How security guards deal with difficult customers Safely

May 15, 2019

How Security Guards Deal with a Difficult Guest Safely


Being a security guard is a tough job, particularly when it comes to dealing with difficult customers. It’s fundamental to both the officer’s integrity and the company image that difficult customers are dealt with respectfully and efficiently. Here are some top tips for security guards when dealing with a difficult guest.

1. Listening is key

This might seem like a challenge if a difficult customer is being loud or unreasonable, but the trick is to always treat them with respect. After all, they might feel they have every right to be acting the way they are, and you won’t know this unless you listen carefully.

A security guard should make every effort to maintain eye contact with the difficult customer, and to respond as they talk. Showing that you’re actively listening to someone’s issues is a great way to begin calming them down, and shows that you are still treating them with respect.

Benefits of listening to difficult customers 

2. Understand their perspective

This goes hand-in-hand with listening, but a security guard should always be understanding when dealing with difficult customers. By showing empathy, you are demonstrating that this person is worth listening to, and that they have a right to voice their opinions.

Understanding a difficult guest is another great way to begin calming them down, and whether you do truly understand is essentially irrelevant. Many people calm down after having a chance to vent their feelings, and offering them an understanding ear allows them to talk out their problems, which might also help them see their error.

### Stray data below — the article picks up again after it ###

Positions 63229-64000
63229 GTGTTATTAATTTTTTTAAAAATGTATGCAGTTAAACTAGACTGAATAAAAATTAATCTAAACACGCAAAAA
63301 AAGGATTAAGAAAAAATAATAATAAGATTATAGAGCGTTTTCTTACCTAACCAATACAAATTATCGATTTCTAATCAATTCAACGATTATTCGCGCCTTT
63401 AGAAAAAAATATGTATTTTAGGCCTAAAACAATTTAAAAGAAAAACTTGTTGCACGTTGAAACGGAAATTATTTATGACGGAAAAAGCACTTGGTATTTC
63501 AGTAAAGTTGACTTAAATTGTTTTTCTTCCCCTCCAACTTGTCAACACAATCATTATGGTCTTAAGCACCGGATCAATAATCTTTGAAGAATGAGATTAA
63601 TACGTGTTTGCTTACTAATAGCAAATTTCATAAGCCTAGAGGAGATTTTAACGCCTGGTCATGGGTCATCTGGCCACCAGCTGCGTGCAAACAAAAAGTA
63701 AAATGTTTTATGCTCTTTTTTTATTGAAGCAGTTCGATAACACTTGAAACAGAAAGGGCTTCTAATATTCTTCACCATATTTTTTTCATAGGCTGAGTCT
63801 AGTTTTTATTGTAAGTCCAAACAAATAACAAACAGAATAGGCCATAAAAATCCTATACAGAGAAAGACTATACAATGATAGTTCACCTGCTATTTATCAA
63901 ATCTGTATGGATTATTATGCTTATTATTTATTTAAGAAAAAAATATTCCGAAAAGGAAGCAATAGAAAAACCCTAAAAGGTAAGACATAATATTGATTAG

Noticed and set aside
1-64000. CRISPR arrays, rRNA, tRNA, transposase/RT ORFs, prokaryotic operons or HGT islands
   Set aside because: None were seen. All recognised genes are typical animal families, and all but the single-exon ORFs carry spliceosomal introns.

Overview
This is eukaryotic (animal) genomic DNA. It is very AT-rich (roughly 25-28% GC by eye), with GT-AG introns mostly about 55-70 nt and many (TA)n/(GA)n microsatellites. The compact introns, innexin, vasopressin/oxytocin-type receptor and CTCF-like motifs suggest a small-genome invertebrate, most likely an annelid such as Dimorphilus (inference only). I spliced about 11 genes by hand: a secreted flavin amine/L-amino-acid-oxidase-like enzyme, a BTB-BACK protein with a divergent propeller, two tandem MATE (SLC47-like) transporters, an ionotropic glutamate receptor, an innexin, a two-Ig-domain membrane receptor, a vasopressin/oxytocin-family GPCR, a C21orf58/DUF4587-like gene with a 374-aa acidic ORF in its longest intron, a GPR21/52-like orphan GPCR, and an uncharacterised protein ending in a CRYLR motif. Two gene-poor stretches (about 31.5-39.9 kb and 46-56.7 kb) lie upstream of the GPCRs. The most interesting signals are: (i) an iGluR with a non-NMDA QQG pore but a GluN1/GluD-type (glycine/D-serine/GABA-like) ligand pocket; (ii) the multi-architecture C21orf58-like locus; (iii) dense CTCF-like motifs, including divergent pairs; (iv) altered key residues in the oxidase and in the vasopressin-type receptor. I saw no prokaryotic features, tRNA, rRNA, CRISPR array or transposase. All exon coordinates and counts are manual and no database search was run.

3. Don’t get emotionally involved

security guards deal with difficult customers angry man

As a security guard, it’s not your place to become emotionally invested in a situation. This lowers your professionalism, and is only inviting more trouble from the difficult customers. Shouting at someone, or even offering a shoulder to cry on, isn’t part of the job description. Your job is to de-escalate the situation enough for the customer to leave, or to resolve it amicably.

4. Don’t become forceful if possible

Whether it’s in your job description or not, becoming forceful or physical when dealing with difficult customers is a sure way to make a situation worse. People can become very threatened if someone starts throwing their weight around, particularly if you’re much bigger than them.

Do everything in your power to diffuse a situation before it gets to this stage. If this is impossible, and you’re able to, call for backup to help ease tensions. Difficult customers are best dealt with using compassion and empathy rather than physical size and intimidation.

Difficult customers are arguably the bane of many security guards, but also one of the main reasons they’re around. A security officer should approach any situation in a calm and collected manner, both for the difficult customer, and to maintain their employer’s credibility. The last thing a security guard wants is to compromise their job by dealing with a difficult customer in a bad way.

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